Upon arriving at the town hall, the furious and shaken archduke remonstrated with the hapless major of Sarajevo, but soon calmed down. It was then that, in an act of humanity, Franz Ferdinand sealed his own fate. He declared that he would not continue with the official portion of his visit to the Bosnian capital. Instead, he wished to visit the people who had been wounded in the attempt on his life, and pay his respects at the local hospital. Thus resolved, he, Sophie, and Governor Potiorek returned to their car, heading back down towards Appel Quay.

Gavrilo Princip, meanwhile, had slinked away from the site of the botched assassination attempt. Deciding that discretion was the better part of valour, he intended to rid himself of his weapons and go into hiding. But, as he debated with himself, a car pulled directly in front of him. Franz Ferdinand’s driver, unfamiliar with Sarajevo, had taken a wrong turn and, upon being corrected by Potiorek, attempted to reverse. The confusion left the car stationary for approximately twenty seconds, and it gave Princip the opportunity to draw his revolver, aim at the archduke, and fire. Franz Ferdinand was hit first, but when Princip aimed for Potiorek, he misfired, striking the duchess instead.

The bullet that hit Franz Ferdinand passed through his jugular vein, causing extensive bleeding that could not be staunched. The one intended for Governor Potiorek had passed through Sophie’s side, and though it was not immediately recognised that she had indeed been shot, Sophie was the first to die. As befitting two people in love (as Franz Ferdinand and Sophie certainly were – a rarity for royal couplings at this time), their last thoughts were of each other. Sophie, upon seeing the blood dribbling from the corners of her beloved husband’s mouth, managed to cry out in despair: “My God! What has happened to you?”, before she collapsed to the floor of the car. The archduke, in shock and rapidly losing blood, pleaded with his wife not to die, and to “live for my children”, before he, too, succumbed to his wounds.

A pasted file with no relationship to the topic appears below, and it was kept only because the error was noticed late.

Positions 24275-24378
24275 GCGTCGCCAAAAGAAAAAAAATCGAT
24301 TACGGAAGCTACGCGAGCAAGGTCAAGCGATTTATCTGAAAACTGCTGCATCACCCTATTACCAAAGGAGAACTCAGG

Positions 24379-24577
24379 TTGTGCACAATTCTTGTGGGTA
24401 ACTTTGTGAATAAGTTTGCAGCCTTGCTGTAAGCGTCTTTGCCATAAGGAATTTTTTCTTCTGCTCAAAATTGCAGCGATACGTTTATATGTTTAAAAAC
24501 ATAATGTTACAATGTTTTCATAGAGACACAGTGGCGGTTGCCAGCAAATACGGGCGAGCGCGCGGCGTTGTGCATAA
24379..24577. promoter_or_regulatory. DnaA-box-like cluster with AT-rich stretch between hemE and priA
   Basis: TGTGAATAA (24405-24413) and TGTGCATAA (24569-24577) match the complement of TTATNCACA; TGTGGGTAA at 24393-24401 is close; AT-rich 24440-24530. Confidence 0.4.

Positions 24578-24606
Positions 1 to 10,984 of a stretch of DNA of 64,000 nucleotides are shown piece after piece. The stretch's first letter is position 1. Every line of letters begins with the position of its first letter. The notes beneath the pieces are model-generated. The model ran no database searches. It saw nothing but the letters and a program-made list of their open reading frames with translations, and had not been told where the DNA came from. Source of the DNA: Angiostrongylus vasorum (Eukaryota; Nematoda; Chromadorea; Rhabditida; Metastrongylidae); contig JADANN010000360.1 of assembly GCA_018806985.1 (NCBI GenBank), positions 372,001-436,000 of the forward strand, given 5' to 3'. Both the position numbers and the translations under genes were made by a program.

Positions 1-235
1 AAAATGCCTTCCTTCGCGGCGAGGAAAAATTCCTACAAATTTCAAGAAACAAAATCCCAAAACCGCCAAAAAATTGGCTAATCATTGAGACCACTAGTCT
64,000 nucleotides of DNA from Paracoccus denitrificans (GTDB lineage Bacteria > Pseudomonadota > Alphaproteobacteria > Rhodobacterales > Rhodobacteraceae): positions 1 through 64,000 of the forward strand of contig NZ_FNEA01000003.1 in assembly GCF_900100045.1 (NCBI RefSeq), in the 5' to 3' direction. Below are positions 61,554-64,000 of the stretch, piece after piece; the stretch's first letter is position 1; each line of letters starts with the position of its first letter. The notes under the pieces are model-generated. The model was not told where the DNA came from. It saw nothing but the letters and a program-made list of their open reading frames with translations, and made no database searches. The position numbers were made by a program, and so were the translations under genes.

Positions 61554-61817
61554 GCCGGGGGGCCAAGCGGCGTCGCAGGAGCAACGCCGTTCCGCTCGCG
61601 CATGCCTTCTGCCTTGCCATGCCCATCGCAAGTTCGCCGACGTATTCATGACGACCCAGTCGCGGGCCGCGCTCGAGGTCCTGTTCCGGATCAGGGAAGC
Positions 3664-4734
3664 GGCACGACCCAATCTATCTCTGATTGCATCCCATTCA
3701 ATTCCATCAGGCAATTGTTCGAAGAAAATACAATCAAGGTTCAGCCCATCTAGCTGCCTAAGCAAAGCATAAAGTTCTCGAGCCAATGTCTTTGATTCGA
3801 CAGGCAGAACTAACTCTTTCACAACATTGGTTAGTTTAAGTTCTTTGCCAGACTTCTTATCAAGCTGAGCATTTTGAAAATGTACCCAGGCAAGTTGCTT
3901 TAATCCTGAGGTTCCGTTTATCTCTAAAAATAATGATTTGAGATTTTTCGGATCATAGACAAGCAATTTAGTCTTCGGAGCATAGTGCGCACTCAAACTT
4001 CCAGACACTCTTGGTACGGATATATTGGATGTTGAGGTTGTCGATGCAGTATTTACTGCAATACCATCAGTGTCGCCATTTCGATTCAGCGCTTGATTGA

English: Soldiers arrest Gavrila Prinzip, assa...

Gavrilo Princip, suffering from self-inflicted cyanide poisoning, is arrested by Austro-Hungarian police after killing Franz Ferdinand and Sophie. (Photo credit: Wikipedia)

The heir to the Habsburg throne and his wife were dead, killed by an assassin with a revolver. This alone would have made the shocking event a cause celebre. But the story did not end on the streets of Sarajevo. Authorities reacted quickly; Gavrilo Princip, attempting suicide by cyanide, discovered that his capsule, like Cabrinovic’s, had oxidised, and he was arrested, in excruciating pain but without the comfort of death. With the conspirators in captivity, Pasic’s worst fears were realised. The Austro-Hungarian government immediately suspected Serbian involvement, and with Princip in its hands it had proof. How it would use this proof, and how it would react to the Sarajevo outrage, is the subject of the next post in this series.